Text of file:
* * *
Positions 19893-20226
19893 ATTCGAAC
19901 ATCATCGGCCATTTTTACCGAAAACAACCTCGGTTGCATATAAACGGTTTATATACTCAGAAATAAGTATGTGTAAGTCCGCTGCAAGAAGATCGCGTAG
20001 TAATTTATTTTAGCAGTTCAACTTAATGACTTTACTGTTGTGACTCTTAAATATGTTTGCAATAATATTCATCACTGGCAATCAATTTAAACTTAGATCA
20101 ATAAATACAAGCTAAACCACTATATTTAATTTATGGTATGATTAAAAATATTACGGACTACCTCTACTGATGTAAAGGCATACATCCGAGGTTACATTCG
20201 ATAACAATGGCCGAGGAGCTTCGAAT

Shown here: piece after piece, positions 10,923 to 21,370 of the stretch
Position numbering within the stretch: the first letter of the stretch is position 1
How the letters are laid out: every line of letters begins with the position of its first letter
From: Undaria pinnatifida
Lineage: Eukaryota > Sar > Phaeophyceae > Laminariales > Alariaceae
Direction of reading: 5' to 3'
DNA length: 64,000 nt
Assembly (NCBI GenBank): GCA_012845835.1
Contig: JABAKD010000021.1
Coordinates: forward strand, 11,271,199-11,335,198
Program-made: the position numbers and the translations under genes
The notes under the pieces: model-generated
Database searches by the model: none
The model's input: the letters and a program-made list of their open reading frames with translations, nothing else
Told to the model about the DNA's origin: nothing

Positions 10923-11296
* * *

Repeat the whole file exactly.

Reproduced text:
Positions 19893-20226
19893 ATTCGAAC
19901 ATCATCGGCCATTTTTACCGAAAACAACCTCGGTTGCATATAAACGGTTTATATACTCAGAAATAAGTATGTGTAAGTCCGCTGCAAGAAGATCGCGTAG
20001 TAATTTATTTTAGCAGTTCAACTTAATGACTTTACTGTTGTGACTCTTAAATATGTTTGCAATAATATTCATCACTGGCAATCAATTTAAACTTAGATCA
20101 ATAAATACAAGCTAAACCACTATATTTAATTTATGGTATGATTAAAAATATTACGGACTACCTCTACTGATGTAAAGGCATACATCCGAGGTTACATTCG
20201 ATAACAATGGCCGAGGAGCTTCGAAT

Shown here: piece after piece, positions 10,923 to 21,370 of the stretch
Position numbering within the stretch: the first letter of the stretch is position 1
How the letters are laid out: every line of letters begins with the position of its first letter
From: Undaria pinnatifida
Lineage: Eukaryota > Sar > Phaeophyceae > Laminariales > Alariaceae
Direction of reading: 5' to 3'
DNA length: 64,000 nt
Assembly (NCBI GenBank): GCA_012845835.1
Contig: JABAKD010000021.1
Coordinates: forward strand, 11,271,199-11,335,198
Program-made: the position numbers and the translations under genes
The notes under the pieces: model-generated
Database searches by the model: none
The model's input: the letters and a program-made list of their open reading frames with translations, nothing else
Told to the model about the DNA's origin: nothing

Positions 10923-11296